I am wistful, rather than unhappy here now, but I know people here really don't understand why I love London. Well, one of them does; I was having my hair cut by a lovely guy the other day who had trained in London. He was thinking of going back, and I was hyperventilating with enthusiasm! I tried to reassure him that London had lived through the IRA's mainland campaign for decades, vile though it was, & I know London will have shrugged of 7/7 in a way 9/11 will never be. Not forgotten, just b*****ed if those terrorists are going to win, whoever they are. Sometimes I just really miss standing at the bus stop on the days I didn't cycle, waiting for the most elusive 277 bus from Mile End and watching the work on the Green Bridge. It is true though, that I used to stand there imagining I was in France, the road reminded me of one I had once got lost on in Paris. On that occasion I was completely bewildered about where I was, & surrounded by old drunk Parisian men, so I expect I imagined myself elsewhere even when I was there.

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Wednesday, October 18, 2006

Mapping Visits

Hands accross the water. People blog for all sorts of reasons, and my visitor stats do have an effect on me, but I think I'd actually be a bit scared if I had a big audience. I do though really like to see where people come from, and to view their route, because that leads me in turn to all sorts of intriguing sites.


Home Truths

This may not be the sexiest post ever, but court documents have today apparently revealed details of Paul McCartney’s behaviour, and have led me to consider domestic violence (DV). The most shocking statistic I heard about DV was that the average victim will endure 30 – 35 assaults before seeking help.

Behind closed doors, of even the most outwardly respectable families, abuse is rarely a one-off event. For those of us who think we will leave when hit once this is not just weakness. It is worth considering that some of these episodes will be of emotional abuse, draining the abused of resources they otherwise might call on, and undermining any sense of self which might remind them of being worth more. Many incidences will be fairly minor, and their triviality may make the victim feel disinclined to report the perpetrator, especially someone they are already inclined to forgive, one who is perhaps also the parent of their children.

What we must not forget is that the level of abuse is likely to increase over time, and could even result in murder.

I can’t imagine living in constant fear in your own home, can you? Of being afraid of what might happen when your partner walks through the door. For many people this is the day to day reality they have to live with. DV is a serious and complex issue. Abuse may be physical, psychological, sexual, financial or emotional. It is a hidden crime, leaving its victims feeling trapped, powerless and isolated – afraid to say anything in case it makes a bad situation worse.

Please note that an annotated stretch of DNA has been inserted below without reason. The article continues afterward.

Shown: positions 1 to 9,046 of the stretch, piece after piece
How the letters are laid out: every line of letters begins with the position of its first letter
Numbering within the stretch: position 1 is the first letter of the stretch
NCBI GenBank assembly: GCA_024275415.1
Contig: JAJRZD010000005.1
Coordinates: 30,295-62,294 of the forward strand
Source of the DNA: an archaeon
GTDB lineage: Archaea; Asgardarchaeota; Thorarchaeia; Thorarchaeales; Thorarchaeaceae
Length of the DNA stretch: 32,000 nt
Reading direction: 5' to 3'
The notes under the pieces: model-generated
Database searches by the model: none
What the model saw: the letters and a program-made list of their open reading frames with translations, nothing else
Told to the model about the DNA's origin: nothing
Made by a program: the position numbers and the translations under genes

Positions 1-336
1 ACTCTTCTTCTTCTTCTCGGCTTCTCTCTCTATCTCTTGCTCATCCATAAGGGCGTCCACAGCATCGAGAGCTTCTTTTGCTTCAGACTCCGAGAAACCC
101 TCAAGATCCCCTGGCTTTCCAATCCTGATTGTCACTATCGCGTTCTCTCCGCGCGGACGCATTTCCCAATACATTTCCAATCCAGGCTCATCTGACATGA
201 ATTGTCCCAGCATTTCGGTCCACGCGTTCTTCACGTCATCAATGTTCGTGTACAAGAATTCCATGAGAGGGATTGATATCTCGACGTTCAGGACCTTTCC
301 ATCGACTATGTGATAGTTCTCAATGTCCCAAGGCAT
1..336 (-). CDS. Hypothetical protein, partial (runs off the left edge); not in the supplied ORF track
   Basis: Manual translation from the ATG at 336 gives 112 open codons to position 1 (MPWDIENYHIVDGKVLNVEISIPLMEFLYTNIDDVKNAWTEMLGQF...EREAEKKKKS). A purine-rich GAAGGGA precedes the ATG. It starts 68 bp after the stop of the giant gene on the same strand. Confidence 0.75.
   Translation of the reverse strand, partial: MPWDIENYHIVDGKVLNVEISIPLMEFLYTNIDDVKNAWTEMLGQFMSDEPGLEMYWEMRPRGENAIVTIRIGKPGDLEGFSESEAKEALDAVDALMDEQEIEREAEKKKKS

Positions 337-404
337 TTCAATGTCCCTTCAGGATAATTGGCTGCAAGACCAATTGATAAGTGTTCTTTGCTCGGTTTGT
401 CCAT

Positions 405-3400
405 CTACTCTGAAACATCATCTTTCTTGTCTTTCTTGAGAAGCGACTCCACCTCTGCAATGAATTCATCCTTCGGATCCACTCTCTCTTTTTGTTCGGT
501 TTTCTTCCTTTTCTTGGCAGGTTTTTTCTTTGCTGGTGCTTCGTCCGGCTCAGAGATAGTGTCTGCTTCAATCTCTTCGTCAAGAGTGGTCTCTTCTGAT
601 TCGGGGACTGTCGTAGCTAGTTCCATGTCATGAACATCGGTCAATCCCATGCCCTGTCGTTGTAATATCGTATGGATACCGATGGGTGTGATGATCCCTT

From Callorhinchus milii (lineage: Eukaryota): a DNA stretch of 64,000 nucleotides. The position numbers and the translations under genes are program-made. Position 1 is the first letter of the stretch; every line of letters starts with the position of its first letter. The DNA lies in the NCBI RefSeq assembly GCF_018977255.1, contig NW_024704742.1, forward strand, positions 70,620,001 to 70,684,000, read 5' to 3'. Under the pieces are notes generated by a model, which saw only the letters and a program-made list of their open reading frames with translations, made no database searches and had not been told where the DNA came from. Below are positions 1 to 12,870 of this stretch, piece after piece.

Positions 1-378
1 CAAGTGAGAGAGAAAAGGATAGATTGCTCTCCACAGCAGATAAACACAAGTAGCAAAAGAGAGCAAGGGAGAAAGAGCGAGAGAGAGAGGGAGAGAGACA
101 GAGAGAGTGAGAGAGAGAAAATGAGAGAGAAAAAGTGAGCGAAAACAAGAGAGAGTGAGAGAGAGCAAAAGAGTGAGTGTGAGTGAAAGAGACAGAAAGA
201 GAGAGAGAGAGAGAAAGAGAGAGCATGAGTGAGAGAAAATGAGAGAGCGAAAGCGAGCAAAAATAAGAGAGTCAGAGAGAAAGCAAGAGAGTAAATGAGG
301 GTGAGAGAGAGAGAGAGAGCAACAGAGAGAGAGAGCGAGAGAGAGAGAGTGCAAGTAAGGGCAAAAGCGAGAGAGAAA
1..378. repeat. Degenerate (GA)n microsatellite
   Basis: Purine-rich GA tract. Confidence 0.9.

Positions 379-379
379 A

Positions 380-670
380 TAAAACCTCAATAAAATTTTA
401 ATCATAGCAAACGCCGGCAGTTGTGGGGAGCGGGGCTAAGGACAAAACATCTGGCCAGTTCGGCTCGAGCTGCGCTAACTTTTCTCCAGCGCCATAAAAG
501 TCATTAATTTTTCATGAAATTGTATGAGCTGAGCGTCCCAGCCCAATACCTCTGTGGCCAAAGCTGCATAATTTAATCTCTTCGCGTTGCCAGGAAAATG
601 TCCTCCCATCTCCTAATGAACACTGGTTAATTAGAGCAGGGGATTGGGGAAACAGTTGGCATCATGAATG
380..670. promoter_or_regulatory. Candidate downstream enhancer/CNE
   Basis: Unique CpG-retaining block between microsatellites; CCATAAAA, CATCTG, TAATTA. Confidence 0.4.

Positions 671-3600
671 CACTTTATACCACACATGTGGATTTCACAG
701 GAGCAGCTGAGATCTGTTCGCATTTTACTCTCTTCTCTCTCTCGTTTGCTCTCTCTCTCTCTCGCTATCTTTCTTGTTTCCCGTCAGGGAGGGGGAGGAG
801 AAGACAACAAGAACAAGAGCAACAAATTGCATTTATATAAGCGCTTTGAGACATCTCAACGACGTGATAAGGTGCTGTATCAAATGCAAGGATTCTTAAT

Experience suggests that friends, families and neighbours are often aware or suspect that something is happening but, for one reason or another, are reluctant to get involved. This is a mistake. DV ruins family life and has long term, serious consequences for everyone concerned.

What Is DV?
DV is any incident of threatening behaviour, violence or abuse (psychological, physical, sexual, financial or emotional) between individuals who are or have been intimate partners, regardless of gender or sexuality.

DV also includes incidents between family members, aged 18 and over. (Family members are defined as Mother, Father, Son, Daughter, Brother, Sister and Grandparents, whether directly related, in-laws or step family.)

A Few Home Truths about DV:
1) An incident is reported to the police in the UK every minute
2) Two women are murdered each week in England and Wales by their present or former partner
3) One in four women are likely to experience DV at some point
4) Violence often starts and escalates when a victim is pregnant
5) 90% of incidents are witnessed by children who live in a household where abuse occurs*
6) Around 15% of incidents involve men as victims
7) Physical injuries caused by domestic abuse costs the NHS £1.2 billion each year
8) Many murders involve a history of domestic abuse – in West Mercia five out of six recent murders showed such a pattern

*It is worth noting, recent research appears to prove that children are as affected as much by the violence they witness as they are by any which might be inflicted upon them.

Who Are the Victims?
Anyone can experience DV – it can happen in any relationship and for any reason. Over time abuse tends to increase in occurrence and severity. Other members of the household, particularly children, often witness what is happening and may end up being abused, if not physically then emotionally or mentally. DV will not end until someone speaks out – either the victim themselves or somebody - a relative, a friend or a neighbour - who cares about their welfare.

Recognising the Sign
While every DV case is different, there may be telltale signs that indicate abuse is taking place. These include: